Biz Buzz: Money back, pleaseBy the staff
Philippine Daily Inquirer
Here’s bad news for directors and officers of government-owned and -controlled corporations (GOCCs) who sat on the boards of private firms during the previous administration.
Word going around is that the administration of President Aquino is set to require all these former officials to return the income they earned as directors of these firms while representing the government’s interests on their boards.
Biz Buzz hears that the bulk of these former GOCC people who will be affected by the “benefits recall” are former directors of the Social Security System (SSS) and the Government Service Insurance System (GSIS), including their former chief executives and ranking officers.
According to our source, the rationale for the new retroactive policy is that these GOCC officials served on the boards of private (mostly listed) firms representing shares owned by the government. As such, any benefit they receive—honoraria, bonuses, incentives and the like—should accrue to the state (so the argument goes).
No estimate is available as yet on how much is involved here, but it is expected to be in the tens of millions for all the officials involved.
Understandably, many of these former GOCC officials—including some very reputable names who are now close friends of the Aquino administration—are upset at the prospect of having to return millions of pesos to the government. They are also wondering why the benefits recall is being targeted at them, with some arguing that the government should go after benefits enjoyed by all GOCC-appointed directors who served during administrations before GMA’s.
The policy is supposedly being pushed by the Department of Finance, which has oversight function over the GOCCs. Good luck with that.—Daxim L. Lucas
Despite the initial doubts that met Petron Corp.’s entry into the Malaysian market—through its purchase of the country’s third-biggest player Esso Malaysia—the Philippines’ largest petroleum refiner and distributor seems to be making inroads.
Not a few observers were surprised when Esso (now Petron Malaysia) scored a coup by sealing a six-month fuel supply contract with Malaysia Airlines, specifically for its new flagship, the Airbus A380 “Superjumbo.”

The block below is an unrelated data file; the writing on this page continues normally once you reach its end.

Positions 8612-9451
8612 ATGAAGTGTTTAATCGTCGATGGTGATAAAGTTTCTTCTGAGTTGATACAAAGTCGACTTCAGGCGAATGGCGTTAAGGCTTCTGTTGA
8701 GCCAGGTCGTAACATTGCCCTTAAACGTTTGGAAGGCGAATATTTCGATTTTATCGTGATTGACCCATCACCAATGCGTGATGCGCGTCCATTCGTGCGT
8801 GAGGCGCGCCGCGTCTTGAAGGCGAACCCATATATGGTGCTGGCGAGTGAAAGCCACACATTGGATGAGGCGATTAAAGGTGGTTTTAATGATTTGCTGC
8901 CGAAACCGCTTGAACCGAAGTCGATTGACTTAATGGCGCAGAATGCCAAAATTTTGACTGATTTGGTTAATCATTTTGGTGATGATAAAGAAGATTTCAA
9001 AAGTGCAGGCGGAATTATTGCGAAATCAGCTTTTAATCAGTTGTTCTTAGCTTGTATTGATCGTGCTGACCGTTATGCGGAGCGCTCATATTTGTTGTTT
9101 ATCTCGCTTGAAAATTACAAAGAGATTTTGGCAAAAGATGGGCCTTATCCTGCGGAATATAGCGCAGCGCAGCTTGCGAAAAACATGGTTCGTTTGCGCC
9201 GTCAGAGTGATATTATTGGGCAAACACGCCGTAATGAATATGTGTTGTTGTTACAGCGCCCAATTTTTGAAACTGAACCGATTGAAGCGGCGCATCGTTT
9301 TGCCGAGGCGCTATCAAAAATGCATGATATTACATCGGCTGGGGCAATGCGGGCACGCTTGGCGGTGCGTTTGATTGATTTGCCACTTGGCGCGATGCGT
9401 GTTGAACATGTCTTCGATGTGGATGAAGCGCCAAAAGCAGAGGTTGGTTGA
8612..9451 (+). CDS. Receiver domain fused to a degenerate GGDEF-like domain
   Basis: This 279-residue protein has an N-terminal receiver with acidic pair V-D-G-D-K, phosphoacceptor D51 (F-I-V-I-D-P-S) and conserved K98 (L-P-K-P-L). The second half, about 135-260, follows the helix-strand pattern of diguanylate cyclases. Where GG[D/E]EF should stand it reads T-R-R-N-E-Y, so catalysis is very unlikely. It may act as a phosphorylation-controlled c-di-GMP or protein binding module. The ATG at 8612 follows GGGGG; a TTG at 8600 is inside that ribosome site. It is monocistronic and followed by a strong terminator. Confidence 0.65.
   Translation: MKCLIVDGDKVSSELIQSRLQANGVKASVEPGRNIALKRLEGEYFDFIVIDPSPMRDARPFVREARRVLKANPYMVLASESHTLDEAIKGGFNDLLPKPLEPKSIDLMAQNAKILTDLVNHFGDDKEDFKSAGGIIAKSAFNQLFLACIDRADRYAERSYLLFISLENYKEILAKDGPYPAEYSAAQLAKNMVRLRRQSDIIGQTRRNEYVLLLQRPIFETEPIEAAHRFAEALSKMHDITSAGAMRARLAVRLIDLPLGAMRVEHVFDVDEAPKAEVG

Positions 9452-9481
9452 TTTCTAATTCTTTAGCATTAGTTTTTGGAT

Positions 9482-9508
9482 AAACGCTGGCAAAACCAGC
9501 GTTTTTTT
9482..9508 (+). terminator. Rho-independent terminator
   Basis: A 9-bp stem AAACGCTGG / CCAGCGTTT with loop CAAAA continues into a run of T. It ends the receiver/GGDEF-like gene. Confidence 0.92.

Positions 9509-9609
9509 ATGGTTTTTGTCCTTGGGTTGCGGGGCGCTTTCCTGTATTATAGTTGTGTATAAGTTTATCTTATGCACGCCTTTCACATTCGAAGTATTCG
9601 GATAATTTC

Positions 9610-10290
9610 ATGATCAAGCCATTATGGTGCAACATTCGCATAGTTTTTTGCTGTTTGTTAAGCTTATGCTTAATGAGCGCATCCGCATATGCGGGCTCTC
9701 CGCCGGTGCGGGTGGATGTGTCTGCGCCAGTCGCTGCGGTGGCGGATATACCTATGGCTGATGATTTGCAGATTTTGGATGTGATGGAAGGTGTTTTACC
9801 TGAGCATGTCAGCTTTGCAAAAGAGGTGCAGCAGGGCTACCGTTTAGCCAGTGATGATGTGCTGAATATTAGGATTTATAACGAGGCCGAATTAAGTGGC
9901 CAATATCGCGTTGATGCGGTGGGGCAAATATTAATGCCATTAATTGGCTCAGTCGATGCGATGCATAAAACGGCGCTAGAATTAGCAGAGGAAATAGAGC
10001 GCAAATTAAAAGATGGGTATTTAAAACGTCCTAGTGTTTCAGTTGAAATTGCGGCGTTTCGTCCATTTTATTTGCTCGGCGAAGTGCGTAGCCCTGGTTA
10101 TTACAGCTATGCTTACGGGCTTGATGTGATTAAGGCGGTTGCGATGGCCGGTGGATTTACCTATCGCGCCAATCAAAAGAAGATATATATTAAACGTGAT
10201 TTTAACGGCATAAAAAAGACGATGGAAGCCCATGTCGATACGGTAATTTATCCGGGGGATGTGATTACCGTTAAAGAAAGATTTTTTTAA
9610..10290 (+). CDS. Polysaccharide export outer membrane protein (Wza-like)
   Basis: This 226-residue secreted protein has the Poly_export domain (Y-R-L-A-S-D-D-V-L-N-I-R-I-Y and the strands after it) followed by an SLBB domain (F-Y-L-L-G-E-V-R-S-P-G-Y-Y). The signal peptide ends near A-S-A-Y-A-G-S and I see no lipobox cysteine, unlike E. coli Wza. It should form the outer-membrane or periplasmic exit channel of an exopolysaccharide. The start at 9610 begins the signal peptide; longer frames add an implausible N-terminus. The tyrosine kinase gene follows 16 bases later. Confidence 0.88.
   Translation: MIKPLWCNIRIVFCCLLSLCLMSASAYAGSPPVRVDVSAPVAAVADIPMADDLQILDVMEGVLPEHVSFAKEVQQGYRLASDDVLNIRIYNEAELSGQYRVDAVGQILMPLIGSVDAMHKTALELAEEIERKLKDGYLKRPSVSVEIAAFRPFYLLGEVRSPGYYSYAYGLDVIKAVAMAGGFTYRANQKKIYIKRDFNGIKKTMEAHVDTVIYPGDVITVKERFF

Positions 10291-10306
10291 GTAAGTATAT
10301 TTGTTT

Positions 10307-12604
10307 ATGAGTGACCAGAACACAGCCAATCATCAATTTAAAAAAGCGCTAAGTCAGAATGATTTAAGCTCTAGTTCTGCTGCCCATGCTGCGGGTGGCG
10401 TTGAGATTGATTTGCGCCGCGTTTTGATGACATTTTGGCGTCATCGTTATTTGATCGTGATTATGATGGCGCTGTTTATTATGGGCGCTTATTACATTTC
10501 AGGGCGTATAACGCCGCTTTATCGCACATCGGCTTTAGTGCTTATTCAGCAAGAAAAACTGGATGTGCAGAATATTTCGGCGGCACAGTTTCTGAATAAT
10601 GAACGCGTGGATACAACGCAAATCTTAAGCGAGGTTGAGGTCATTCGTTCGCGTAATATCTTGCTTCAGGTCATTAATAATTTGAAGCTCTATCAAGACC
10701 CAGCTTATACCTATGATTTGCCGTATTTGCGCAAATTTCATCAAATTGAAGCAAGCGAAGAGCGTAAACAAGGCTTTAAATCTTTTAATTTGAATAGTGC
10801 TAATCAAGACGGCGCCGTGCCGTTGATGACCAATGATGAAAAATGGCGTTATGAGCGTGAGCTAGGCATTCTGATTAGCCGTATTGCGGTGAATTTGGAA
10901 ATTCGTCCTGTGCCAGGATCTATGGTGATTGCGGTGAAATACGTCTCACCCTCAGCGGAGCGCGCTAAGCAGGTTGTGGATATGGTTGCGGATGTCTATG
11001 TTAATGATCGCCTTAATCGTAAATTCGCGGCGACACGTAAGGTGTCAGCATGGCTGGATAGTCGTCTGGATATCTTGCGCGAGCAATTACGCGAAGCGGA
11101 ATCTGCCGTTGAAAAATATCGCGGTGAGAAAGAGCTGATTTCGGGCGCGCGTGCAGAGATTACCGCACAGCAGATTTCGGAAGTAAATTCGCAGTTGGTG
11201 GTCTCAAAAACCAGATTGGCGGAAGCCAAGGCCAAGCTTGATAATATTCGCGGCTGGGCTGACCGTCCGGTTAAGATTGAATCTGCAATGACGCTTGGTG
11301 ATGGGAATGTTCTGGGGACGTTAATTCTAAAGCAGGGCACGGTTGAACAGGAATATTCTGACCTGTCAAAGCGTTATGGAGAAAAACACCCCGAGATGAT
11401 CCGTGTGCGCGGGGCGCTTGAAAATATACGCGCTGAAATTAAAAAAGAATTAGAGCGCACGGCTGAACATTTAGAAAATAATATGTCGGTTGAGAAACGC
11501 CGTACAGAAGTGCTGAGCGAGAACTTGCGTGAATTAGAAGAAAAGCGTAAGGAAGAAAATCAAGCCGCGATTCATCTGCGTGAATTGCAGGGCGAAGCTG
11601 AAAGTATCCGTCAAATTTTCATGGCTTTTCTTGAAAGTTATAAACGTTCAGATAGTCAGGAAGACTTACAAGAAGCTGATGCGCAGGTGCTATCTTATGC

Initial press reports indicated that Petron Malaysia was able to corner the deal by offering discounted fuel to Malaysia Airlines. But upon further inquiry, Biz Buzz learned that the so-called “discounted fuel”—free fuel actually—was only provided for the airline’s inaugural A380 flight from Kuala Lumpur to London (a substantial amount, nonetheless).
“It’s basically for bragging rights for both parties,” said a Petron insider, who explained that the rest of the fuel supply deal is priced at competitive rates (and it has to be competitive, given the presence of Malaysian giant Petronas in the market).
More interestingly, however, the Malaysia Airlines-Petron partnership seems to indicate a new level of cooperation between the San Miguel group (which owns Petron) and its hosts in Malaysia. Add to this the recent pronouncement of SMC top honcho Ramon Ang that Philippine Airlines (which he also controls) is in talks with a potential partner airline in the region, and … well, feel free to connect the dots.—Daxim L. Lucas
Open secrets, sexy stats
The Philippine Institute for Development Studies will be losing key staffers starting this month. The agency’s climate change forum last Thursday was the last of its local public events that three outgoing staffers attended.
One of those on the way to other adventures is Dr. Jose Ramon G. Albert, who had served at PIDS for four years and seven months.
PIDS president Josef T. Yap said at the forum it was an “open secret” where Albert was headed, but stopped short of announcing it and chose to stop speaking before, he said, he bursts into tears.
Elsewhere, staff at the National Statistical Coordination Board have been close to tears for sometime now. This month, the agency’s secretary general, Romulo A. Virola, is retiring.
At a recent workshop, leaders of statistical agencies in the UN system and from individual countries toasted Virola’s efforts in pushing for a stronger Philippine statistical system and promoting education among data users.
The message was the same as in NSCB’s press briefing on the first-quarter economic growth (Virola’s last press conference as NSCB chief): his brainchild “Sexy Statistics” and “Statistically Speaking” series are in great demand.
“The next NSCB chief must be ‘sexier,’” quipped one participant. Certainly, a tough act to follow.—Riza T. Olchondra
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